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An Introduction to Ascension: Chronicle of the Godslayer

 

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Posted December 22, 2013 by

I’ve loved sci-fi and fantasy since I was a kid and my dad showed me Star Trek: First Contact. (Something about the Borg is just…totally cool.) However, though I happily wandered down the nerdy avenues of movies, television shows, and books, I was completely unaware of the world of gaming–by which I mean tabletop games, not video games. I didn’t have any friends who were into nerdy games. It never even crossed my mind that there might be hours, days, and perhaps even years of entertainment out there in the gaming world. I stumbled into such things completely by accident. Shortly after purchasing an iPod (which I only got around to doing about two years ago) I was attempting to explore apps when I encountered something called Ascension: Chronicle of the Godslayer and became addicted.

Ascension

Ah, Ascension.

Developed by a group of talented, nerdy individuals (including Magic: The Gathering champions Justin Gary, Rob Dougherty, and Brian Kibler), Ascension is a deck-building game of awesomeness with multiple expansions. It is available as both an app–though not all expansions have been released online–and a physical game which can be found at most comic book/gaming stores. The game itself is relatively straightforward, and requires a minimum of two players. When playing using the app, the maximum number of players is set at four, but such rules need not apply if using a physical copy. Each player begins the game with a starter deck, which includes two Militia and eight Apprentices. Apprentices provide Runes (kind of like money; you use Runes to ‘purchase’ new cards) and Militia provide Power (used to murder monsters and slay demons). There are also cards called Constructs, which provide players with certain abilities and bonuses each turn. The goal of the game is to accumulate points, also known as Honor. There is a set number of points in the point pool at the start of the game (again, there are restrictions placed on this limit in the app) and as you defeat enemies and play cards, you gain points until the pool is empty. Your total score is determined by both the amount of Honor you gained from the pool and the value of the cards in your deck, as each card is worth a certain amount of points.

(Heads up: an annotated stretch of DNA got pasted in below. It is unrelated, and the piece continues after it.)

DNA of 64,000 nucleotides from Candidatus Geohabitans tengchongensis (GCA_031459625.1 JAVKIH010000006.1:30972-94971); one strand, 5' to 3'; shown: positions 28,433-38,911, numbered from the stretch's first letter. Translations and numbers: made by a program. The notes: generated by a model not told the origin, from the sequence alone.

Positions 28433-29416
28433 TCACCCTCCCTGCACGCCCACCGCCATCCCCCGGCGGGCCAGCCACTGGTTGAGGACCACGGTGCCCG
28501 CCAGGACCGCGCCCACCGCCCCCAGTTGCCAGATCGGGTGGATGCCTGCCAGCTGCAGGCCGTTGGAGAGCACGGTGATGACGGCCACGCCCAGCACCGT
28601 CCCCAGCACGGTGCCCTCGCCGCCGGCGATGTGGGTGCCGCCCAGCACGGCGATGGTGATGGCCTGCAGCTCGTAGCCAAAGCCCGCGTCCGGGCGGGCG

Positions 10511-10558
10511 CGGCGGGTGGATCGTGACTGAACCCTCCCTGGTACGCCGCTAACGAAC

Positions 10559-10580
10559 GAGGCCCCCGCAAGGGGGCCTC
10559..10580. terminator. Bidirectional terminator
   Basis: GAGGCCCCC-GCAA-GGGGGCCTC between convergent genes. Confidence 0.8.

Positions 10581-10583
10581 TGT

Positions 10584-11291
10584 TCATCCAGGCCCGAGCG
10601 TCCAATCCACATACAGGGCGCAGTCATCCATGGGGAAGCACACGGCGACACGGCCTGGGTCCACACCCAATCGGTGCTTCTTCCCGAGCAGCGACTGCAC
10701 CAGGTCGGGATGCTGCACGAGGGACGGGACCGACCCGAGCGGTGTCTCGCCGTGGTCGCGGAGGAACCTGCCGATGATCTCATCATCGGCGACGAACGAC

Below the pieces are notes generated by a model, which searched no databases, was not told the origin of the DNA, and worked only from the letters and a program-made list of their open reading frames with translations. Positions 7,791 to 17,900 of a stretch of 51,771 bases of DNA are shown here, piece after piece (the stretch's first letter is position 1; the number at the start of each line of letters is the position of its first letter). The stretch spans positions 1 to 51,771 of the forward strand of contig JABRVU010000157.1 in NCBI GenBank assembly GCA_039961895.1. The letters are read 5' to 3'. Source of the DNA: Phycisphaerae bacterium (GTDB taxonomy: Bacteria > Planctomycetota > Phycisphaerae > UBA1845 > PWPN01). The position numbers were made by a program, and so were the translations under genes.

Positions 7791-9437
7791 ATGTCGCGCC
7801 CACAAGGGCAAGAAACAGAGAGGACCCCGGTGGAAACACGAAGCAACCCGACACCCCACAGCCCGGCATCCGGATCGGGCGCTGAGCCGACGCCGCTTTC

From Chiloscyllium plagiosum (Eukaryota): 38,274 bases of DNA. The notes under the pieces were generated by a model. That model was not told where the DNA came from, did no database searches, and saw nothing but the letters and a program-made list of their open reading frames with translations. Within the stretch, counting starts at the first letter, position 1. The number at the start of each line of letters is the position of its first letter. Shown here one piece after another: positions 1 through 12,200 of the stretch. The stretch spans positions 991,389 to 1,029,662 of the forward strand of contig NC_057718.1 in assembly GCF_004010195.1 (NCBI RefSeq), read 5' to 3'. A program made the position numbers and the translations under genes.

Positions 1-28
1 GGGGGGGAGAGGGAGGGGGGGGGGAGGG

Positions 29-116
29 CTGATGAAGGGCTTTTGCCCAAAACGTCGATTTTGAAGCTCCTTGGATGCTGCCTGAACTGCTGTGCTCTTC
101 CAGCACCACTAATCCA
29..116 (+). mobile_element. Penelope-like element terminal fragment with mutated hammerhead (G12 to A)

Let me assure you–nerd’s honor–that this game is definitely worth investigating. Perhaps you will acquire the hero Master Dhartha, who allows you to draw three cards during your turn (three whole cards!). You might be able to kill Akam the Genie, who grants you three wishes, or employ the Askara of Fortune to copy a card effect from another player’s deck. My personal favorite is a Construct called the Orb of Nyx, which can be used to completely annihilate all of your opponents.

Side note: Orb of Nyx is a Construct that allows you to gain Power each turn. It also provides you with a Soul Gem every time you defeat a monster in the center row. That might sound like a bunch of gibberish, but basically it means that you are almost guaranteed to win the game, particularly if you are playing an online game limited to 60 points. So…keep it in mind.

Of course, the full glory of Ascension cannot be truly recognized from my ramblings alone. The first game (minus expansions) is available for $4.99 as an app for iPods, iPhones, and other Apple products. Three of the expansions and a couple of promo packs are also available in technological form, though several additional expansions have been released as physical copies only so far and require a trip to the store. I personally prefer hard copies of everything, but be warned, shuffling hundreds of physical cards to play a full game of Ascension is quite an undertaking.

For further useful information, such as a card gallery, full gameplay rules, and other interesting Ascension-related tidbits, check out the website (http://ascensiongame.com/).



MJ Eissler

 


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